This blog discusses old toys from the early 1920's to the end of the 1950's. All kinds of topics are discussed.
The time span was the greatest period for "hands-on" toys, where a young child could actually go outside and play for hours at a time.
You can see the elegance but simple design of these toys. It was a time when huge machines, and people made and finished toys by hand.
The era has long passed, but many of the toys are still around, and that is what I would like to share.
Saturday, December 3, 2016
Karl Bub Automobiles
Saturday, December 3, 2016 Overcast with some sun 2 Celsius 36 Fahrenheit
"The toy manufacturer Bub was founded by Karl Bub in Nuremberg, in 1851, and produced a variety of static and clockwork tin toys, but came to prominence with the metal cars and trains that they produced from around 1905 onwards. Bub and Tipp & Co (Nuremberg) opened a factory in Aylebury after WW1 to bypass UK anti-German import restrictions, until 1939 when WW2 broke out. Bub's solid locomotives were in demand between the wars, and the company bought Bing's manufacturing base in 1932, after that company went bankrupt. Bub's Nuremberg factory had to be rebuilt after WW2. The company supported a range of smaller train formats, but its emphasis on promoting its S-gaugetrains rather than the more popular 00-gauge and HO-gaugeformats impacted on its market share, and the company closed in 1966."*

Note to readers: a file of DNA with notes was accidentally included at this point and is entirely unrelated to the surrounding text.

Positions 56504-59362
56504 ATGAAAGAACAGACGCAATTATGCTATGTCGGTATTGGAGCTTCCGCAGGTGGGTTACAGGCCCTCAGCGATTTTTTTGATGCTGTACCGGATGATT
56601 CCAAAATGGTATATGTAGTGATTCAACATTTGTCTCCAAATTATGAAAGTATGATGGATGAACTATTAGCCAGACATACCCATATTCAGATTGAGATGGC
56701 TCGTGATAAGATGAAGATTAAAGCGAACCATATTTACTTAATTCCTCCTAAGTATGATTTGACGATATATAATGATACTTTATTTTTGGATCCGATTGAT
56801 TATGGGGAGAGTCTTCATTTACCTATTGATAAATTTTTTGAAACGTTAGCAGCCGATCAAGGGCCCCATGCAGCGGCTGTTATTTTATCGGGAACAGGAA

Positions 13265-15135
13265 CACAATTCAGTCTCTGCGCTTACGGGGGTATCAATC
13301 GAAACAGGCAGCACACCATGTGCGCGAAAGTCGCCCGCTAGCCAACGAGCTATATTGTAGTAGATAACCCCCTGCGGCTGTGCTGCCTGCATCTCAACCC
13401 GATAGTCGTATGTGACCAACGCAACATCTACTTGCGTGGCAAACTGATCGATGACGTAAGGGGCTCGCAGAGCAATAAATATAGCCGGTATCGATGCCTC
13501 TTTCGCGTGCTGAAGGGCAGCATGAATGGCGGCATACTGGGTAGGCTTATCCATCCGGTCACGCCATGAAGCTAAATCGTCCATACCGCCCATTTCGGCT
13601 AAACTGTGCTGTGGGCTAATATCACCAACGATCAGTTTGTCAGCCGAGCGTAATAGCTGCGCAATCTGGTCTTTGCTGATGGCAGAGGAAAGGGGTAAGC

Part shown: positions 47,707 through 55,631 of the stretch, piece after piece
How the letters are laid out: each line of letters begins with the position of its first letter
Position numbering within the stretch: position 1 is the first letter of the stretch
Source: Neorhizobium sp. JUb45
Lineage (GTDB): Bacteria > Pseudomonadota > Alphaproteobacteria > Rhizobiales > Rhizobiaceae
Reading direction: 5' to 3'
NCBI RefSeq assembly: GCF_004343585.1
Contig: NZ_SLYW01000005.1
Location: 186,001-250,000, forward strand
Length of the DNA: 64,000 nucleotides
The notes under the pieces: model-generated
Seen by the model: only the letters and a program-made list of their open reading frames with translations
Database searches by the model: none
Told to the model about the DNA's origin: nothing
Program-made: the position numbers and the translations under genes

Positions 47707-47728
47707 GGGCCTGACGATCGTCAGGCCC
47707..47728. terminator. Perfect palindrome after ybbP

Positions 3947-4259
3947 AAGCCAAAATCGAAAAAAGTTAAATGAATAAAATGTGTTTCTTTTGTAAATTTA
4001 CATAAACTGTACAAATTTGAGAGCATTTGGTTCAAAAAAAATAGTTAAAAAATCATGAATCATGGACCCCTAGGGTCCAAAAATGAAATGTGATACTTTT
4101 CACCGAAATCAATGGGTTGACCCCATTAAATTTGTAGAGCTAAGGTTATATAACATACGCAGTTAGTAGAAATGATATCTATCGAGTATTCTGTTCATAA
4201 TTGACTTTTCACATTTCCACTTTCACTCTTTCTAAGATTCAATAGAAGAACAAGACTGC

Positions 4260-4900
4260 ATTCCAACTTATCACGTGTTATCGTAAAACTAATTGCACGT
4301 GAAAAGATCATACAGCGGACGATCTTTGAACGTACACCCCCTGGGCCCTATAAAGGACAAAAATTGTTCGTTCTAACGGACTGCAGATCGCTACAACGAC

The 1910's automobiles were more sophisticated in parts than the later 1930's automobiles. The earlier cars had glass windows, opening doors, spoked wheels, and some even had nickel-plated headlights. By the time of the 1930's (see the last car at the bottom), the car has solid lithographed wheels (tires). It does have however, battery-operated headlights. The cars were mostly clockwork-driven .
The older Bub automobiles do well at auctions and are in high demand.
It's trull;y amazing how good their condition is considering their age.